For many, the Gilded Age was the opportunity for a new start, however many women were thrown into a life of prostitution. From the 1880’s to the 1920’s, immigrants from all reaches of the globe would travel to America in hopes of making a substantial profit and moving up in the world. Sadly, numerous women were brought into this life of horror. Whether involved by choice, deceit, or simply because they were too poor to provide for their families, once involved in a brothel, it was almost impossible to escape. The proprietors of these establishments were often called ‘The Vice Lords’. While prostitution was illegal
Canada is a nation renown as a liberal-leaning, forward nation; promoting the advancement of women in all parts of the world. However, it is a nation guilty of punishing women for the circumstances in which they find themselves with laws showing an antiquated view on the issue of prostitution—one that prosecutes sex workers instead of those who take advantage of women’s situations and buy sexual services. BY examining the origins of current-day laws concerning prostitution in Canada and looking at European legislation as well as its successes and failures made it is possible to find a middle ground that will suit Canada should it ever decide to change its laws concerning prostitution.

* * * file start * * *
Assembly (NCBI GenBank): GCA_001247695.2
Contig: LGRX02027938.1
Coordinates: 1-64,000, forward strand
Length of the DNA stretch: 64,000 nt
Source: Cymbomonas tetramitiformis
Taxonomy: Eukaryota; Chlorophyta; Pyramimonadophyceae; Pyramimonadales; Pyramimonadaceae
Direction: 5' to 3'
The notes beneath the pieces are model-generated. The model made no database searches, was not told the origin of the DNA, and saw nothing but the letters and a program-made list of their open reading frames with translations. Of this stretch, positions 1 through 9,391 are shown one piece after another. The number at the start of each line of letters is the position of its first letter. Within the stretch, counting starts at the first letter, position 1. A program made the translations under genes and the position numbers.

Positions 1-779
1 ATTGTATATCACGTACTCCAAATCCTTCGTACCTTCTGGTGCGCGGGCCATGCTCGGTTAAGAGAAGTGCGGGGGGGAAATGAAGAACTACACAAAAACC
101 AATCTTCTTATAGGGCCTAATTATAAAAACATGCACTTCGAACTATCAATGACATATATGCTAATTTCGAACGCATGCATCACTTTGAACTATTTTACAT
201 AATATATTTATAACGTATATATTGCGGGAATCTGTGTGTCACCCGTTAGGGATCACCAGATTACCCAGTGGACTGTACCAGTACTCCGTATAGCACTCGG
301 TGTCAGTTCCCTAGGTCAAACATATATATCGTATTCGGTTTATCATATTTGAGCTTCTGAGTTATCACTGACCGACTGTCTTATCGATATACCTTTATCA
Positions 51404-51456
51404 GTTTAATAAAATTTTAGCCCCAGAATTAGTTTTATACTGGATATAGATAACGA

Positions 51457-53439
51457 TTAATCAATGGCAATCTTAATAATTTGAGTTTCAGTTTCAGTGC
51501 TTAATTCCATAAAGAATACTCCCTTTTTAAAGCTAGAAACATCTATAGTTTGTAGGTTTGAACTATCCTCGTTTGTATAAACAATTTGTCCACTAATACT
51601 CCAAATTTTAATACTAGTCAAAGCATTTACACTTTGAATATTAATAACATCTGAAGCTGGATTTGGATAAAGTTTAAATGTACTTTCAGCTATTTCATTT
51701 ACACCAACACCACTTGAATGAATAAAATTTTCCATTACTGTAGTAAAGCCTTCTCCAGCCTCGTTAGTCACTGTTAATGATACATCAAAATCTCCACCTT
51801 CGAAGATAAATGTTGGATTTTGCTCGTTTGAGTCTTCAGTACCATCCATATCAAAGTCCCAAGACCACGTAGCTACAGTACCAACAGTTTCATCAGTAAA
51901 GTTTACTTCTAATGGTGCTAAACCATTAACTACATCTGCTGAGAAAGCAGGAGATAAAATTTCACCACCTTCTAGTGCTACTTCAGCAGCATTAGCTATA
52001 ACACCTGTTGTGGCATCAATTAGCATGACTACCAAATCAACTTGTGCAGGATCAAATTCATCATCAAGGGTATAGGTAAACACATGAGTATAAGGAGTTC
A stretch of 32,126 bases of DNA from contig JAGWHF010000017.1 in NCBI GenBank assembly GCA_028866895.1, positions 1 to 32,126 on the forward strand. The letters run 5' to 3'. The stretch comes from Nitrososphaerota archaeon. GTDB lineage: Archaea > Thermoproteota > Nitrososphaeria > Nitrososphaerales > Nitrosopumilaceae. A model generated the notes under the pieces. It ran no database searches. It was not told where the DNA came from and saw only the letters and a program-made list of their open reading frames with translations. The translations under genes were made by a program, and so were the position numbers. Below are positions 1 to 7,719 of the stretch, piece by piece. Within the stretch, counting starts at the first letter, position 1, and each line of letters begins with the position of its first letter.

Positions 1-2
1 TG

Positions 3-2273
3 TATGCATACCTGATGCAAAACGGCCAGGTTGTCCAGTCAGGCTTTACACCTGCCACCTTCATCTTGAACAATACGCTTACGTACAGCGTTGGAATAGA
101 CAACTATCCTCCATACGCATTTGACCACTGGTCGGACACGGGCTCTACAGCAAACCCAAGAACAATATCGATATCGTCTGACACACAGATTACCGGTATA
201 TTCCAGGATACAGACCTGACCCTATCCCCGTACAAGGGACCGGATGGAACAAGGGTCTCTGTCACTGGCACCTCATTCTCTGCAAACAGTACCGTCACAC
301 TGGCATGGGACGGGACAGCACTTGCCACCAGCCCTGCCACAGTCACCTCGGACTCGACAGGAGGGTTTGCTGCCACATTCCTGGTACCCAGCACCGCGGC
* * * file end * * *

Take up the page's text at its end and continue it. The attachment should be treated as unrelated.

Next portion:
Though widely accepted throughout the course of human history, the approval of prostitution in today modern society seems to be a much more grey area. While once legal in every major civilization on earth, prostitution is now illegal in many countries, though sometimes tolerated for the revenue it generates. This cold shoulder toward prostitution began in the Middle Ages, when church officials began to preach of the sins associated with the profession. Their cries, however, fell on mostly deaf ears. Prostitution had become such a large contributor of public revenue in so many countries, that is was protected and regulated by law. In the centuries to come, however, things began to change. With the rise of stringent sexual morality standards associated with the Protestant Reformation, the increased transmission and awareness of sexually transmitted diseases and the implementation of such social movements as feminism, prostitution began to fall out of favor, eventually becoming illegal in many parts of the world. (Jenkins).